Call our offices at:|
9301 Wilshire Boulevard
Beverly Hills, California 90210
|INSURANCE & WORKERS' COMPENSATION
We accept most types of insurance
providers and specialize in the treatment of workers'
compensation injuries to the hand and upper extremity.
Evaluation & Diagnosis
Treatment of Wrist Fractures
Recovery & Healing
While fractures or breaks in the wrist can result from a number of
different factors, most wrist fractures happen as a result of a fall.
Someone slips and extends his or her arm to break the fall and ends
up breaking their wrist instead. Breaks are more common in people
with osteoporosis, a condition that makes the bones more brittle than
normal and more likely to break.
No matter the cause, when a wrist is fractured or broken there is
typically some pain and swelling. When the wrist or hand is moved,
it may not work as well as expected and it can be stiff and difficult
to use. The wrist, itself, may bend into an unnatural shape and look
Eight small bones, the radius and ulna make up our wrists. The way
the bones are shaped and fitted together enables movement of our wrists
in a variety of ways. Wrists typically move up and down, side to side,
and can bend and rotate.
When a wrist is fractured, the most commonly broken bone is the radius.
If one of the smaller bones, such as the scaphoid breaks, the wrist
might not look any different, but there will still be pain.
Some fractures are considered "simple fractures". In such
cases, the pieces of the fractured bone are still lined up. Other
fractures are more serious and obvious because the wrist will be bent
in an unnatural position. If the broken bones are unstable, or if
the fragments have moved from their normal position, it is referred
to as a comminuted fracture.
Back to the Top
Your hand surgeon will likely begin an evaluation with an examination
of your wrist. X-rays are taken to determine if the wrist is fractured,
especially if the injury is a simple fracture. After examining the
wrist and studying the x-rays, the best treatment will be determined.
If the x-ray is inconclusive or doesn't show injury to the bone or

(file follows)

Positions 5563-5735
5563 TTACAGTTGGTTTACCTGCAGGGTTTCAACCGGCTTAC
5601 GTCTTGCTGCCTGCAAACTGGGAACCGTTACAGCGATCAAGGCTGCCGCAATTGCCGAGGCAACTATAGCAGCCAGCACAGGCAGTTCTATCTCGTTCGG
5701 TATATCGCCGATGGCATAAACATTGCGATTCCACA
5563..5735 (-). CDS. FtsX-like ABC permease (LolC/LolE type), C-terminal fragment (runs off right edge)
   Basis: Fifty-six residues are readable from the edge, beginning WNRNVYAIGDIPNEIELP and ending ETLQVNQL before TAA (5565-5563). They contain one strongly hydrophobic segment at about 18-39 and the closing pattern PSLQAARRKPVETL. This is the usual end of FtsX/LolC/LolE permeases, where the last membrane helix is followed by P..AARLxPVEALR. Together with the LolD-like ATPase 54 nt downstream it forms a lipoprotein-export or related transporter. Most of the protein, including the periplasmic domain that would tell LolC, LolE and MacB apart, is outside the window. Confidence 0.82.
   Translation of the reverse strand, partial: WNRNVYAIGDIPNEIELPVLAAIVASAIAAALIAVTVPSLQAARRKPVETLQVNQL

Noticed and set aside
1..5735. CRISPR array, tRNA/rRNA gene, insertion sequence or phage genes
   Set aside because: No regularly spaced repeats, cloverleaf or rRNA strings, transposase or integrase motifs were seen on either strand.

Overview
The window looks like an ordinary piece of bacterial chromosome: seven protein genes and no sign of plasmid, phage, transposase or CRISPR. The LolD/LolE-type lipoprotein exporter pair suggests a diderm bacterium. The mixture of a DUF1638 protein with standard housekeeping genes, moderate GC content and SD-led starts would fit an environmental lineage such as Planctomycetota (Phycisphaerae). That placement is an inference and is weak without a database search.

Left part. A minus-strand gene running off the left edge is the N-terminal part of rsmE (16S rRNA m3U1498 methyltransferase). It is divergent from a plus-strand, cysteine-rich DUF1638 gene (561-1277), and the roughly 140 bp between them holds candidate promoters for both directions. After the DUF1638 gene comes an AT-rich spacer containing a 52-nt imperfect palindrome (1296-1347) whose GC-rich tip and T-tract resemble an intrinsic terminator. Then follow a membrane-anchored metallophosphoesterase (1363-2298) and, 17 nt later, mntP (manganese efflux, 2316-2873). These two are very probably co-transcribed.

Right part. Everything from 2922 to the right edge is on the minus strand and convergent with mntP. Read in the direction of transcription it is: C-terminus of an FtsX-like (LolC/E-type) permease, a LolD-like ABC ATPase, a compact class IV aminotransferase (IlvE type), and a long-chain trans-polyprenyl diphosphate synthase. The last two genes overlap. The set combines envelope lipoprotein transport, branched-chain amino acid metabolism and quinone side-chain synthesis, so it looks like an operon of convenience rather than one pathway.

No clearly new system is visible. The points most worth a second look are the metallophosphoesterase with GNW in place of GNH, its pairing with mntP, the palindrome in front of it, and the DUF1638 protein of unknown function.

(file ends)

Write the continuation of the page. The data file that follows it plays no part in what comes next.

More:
doesn't adequately show the state of bone fragments, a CT scan or
MRI may be requested.
|Evaluation & Diagnosis
Injuries to the other tissues and structures in the wrist, to the
ligaments that hold the bones together, to the muscles that move them,
to the tendons that attach muscles to the bones, or to the nerves
that tell the muscles to move or relay information about temperature
or pressure can also result from trauma caused by the fracture. If
any of the aforementioned structures were injured, they will need
to be treated along with the fractured bone.
Back to the Top
The decision on how best to treat the fracture depends on a number
of factors. First, the state of the bones is considered, and the treatment
will vary depending on whether any bones need to be repositioned or
the stability of the wrist.
|Treament of Wrist Fractures
|One of our skilled hand surgeons will also take
into account your age and overall health. Additional factors
to consider are whether the wrist is connected to the hand used
most often and what work and leisure activities your hands are
used for. Any previous injuries to the wrist may also affect
how the fracture is treated.
If the bones remained in place, or were moved back into position by
your hand surgeon, either a splint or cast will be used to hold the
wrist in place so as to facilitate healing. Before doing so, surgery
may be needed to set the bone, and it may need to be held in place
with pins, screws, rods, or plates, sometimes externally.
If the wrist is treated by external means, pins will be set above
and below where the bone fractured, and these pins will be held in
place by an external frame around the wrist. This will hold the bone
in place until it heals.
Sometimes, as part of the injury that fractured the bone, part of
the bone may be crushed or missing. In such cases, on of our hand
doctors may need to perform a bone graft, using a bone from another
part of your body to repair the problem. Synthetic bone can sometimes
be used as well.
Unless there was an injury to the fingers, the fingers need to be
moved continually to keep them from getting stiff while the fracture
heals. When the wrist, itself, heals and once again becomes stable,
you may be asked to do some exercises to keep it flexible.
Back to the Top
There is no specific amount of time it takes to recover from a wrist
fracture. After all, a number of things can affect healing. While
simple fractures can sometimes heal in as little as four to six weeks,
more extensive injuries may take months before your wrist fully recovers.
Even then, there may still be some pain.
|Recovery & Healing
Back to the Top